Ahmed Katerega

  4. Kalule Mbowa,


    I am slightly taken aback by Mr Ahmed Kateregga’s allegation, “…fabricating stories against he [Mukwaya]”.

    I am the author who broke the story, via the New Vision on-line discussion board, that Mukwaya’s announcement of retiring was largely due to her fear of floundering at the 2011 Parliamentary election. This fear stemmed from voters piling pressure on her and their growth into a rock-solid movement that would not be easy to crack by intimidate, as before, at the looming election.

    I can tell you, hand on heart, that there is no fabrication in my package, not in any way, shape or form. Whatever is in it is nothing but factual, some of which was reported by your organisation, The New Vision. The rest was, I think, typically left out; thus my contribution belabours the other side of the story. And I put it as it is not as I want it to be.

    One would have expected the state-owned New Vision (like any other serious, balanced and impartial newspaper) to report this other side of the story. After all, news reporting is all about reporting the world as it is and not as we want it to be.

    Now I, as a local, can give you a bigger picture of my Mukono South and it trouble with politicians.

    There is all the evidence to back up my story. In fact there was no single New Vision Reporter that did any sort of far-reaching investigation whatsoever (about the Mukwaya announcement to retire from active politics) in this constituency; no interviews or polls with the locals, no nothing. The closest we came to seeing a New Vision reporter, I can only suspect, were a few ‘pen-pushers’ that were part of Mr Museveni’s entourage when he came here to apparently promote “Bonna Bagaggawale”.

    And we now know what they reported about Mukwaya’s announcement to retire. It is no more than the usual gibbering we have come to expect of this newspaper.

    I can’t remember seeing those ‘pen-pushers’ leave the president’s milieu to try to engage any gathering addressed by the president – number of local attendees never went beyond a three digit figure, and I must say a great many of these were faces from his own presidential retinue. I only wondered what this big entourage had to do with promoting “Bonna Bagaggawale”.

    If Mukwaya was popular and ‘politically clean’ here her support would have translated into massive turnouts at the Museveni gatherings or ‘rallies’ as you New Vision lot called them.

    Mind you, when the president first came here, way back in the late 80s I was the smallest of ‘midgets’, an innocent soul, a baby to be frank…and the sea of humanity that gathered to see him were incredible; those images are still (almost permanently) implanted on the inside of my eyelids.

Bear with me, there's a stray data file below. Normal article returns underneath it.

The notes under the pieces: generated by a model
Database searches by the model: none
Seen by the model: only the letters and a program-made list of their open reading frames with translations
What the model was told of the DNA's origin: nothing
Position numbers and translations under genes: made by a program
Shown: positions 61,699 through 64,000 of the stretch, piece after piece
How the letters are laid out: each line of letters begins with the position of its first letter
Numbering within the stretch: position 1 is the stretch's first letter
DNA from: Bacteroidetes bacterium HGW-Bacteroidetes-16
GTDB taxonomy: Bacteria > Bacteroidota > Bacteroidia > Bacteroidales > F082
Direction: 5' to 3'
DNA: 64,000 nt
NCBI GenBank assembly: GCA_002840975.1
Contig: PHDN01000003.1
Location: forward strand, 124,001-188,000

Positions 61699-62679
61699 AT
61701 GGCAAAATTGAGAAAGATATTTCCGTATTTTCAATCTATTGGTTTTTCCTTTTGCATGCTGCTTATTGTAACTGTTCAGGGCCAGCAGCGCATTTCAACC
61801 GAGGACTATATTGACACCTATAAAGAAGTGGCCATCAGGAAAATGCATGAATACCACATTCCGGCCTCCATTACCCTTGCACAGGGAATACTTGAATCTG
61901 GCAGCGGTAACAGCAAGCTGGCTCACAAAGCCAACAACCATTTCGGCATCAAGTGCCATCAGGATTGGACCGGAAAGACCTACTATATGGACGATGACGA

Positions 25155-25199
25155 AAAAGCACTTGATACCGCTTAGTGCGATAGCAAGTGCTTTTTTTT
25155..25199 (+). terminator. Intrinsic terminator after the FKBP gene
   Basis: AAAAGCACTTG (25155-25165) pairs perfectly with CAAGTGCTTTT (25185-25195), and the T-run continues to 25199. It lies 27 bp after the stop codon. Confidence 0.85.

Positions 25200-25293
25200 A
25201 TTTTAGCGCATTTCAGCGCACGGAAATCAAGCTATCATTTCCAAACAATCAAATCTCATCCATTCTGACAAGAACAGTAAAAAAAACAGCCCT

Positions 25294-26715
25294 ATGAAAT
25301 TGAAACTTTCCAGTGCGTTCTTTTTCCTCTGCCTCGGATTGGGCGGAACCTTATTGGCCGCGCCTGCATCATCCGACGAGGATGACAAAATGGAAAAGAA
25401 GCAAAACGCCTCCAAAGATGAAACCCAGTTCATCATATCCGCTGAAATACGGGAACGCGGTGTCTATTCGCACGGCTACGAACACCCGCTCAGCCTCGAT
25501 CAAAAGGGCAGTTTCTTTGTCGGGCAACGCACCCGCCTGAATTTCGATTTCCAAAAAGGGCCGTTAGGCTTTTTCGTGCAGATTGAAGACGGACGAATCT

It is also very true that those numbers have since taken a nose-dive. And it is fact that Mukwaya has been gagging voters here not just during elections; dissent during campaigns has been secretly or publicly quashed, some times at gunpoint; and silently we live on. I have all the evidence for this; and I won’t be intimidated to give it when time comes, for I know I am on the people’s side no matter what happens.

    I have grown up with Mr Museveni’s government, I have seen government promises/pledges made and then thrown into the long grass; seen good legislation either selfishly tinkered with or not implemented after all; seen incompetence at local level and at the heart of central government; I, I have seen people’s hopes dashed by the same Museveni that came here when I was a kid, in every sense and meaning of the word.

    And my story is not isolated among us lowly lot although, it may not reverberate among those in high places/corridors of power.

    We have all heard the president cajole and laugh to scorn, at least most of the time, his audiences’ humble and genuine calls for government support and help BUT on this occasion (when he came to Mukono South recently) he excelled himself.

    He confidently disparaged us. It was pouring scorn after scorn after scorn. It was as if he was basing his assertions on conclusive results of a study that has proven that the people of Mukono South do not need tarmac roads because of their being in abject poverty. The president never gave us any reason why we should hang onto life but instead he appeared to seemingly insinuate that we should wrap ourselves in self-pity – something we detest – BUT vote for him and NRM nevertheless.

    He appeared to sneer at our obvious signs of dire poverty-stricken mien, distress, malnutrition, neglect, disease and hopelessness.

    He decried our long-standing and widely known imploration of government for a tarmacadam Mukono – Katosi road and help with electric power distribution in our ‘shacks’ as empty nothingness.

    “I don’t understand why people ask for power and tarmac roads when they have no incomes”, said the Ugandan president. He advised us to first buy shoes that you will use to walk on tarmac before we hype our calls for tarmacadam roads.

    He was unequivocal; in a superficially skillful manner, Mr Museveni lunged at the people of Museveni, and the message was patronizingly clear: Vote for the people I send here otherwise you will walk away with nothing. The people were deeply non-responsive and that is no sign of joy for the president or the out-going MP, Mukwaya.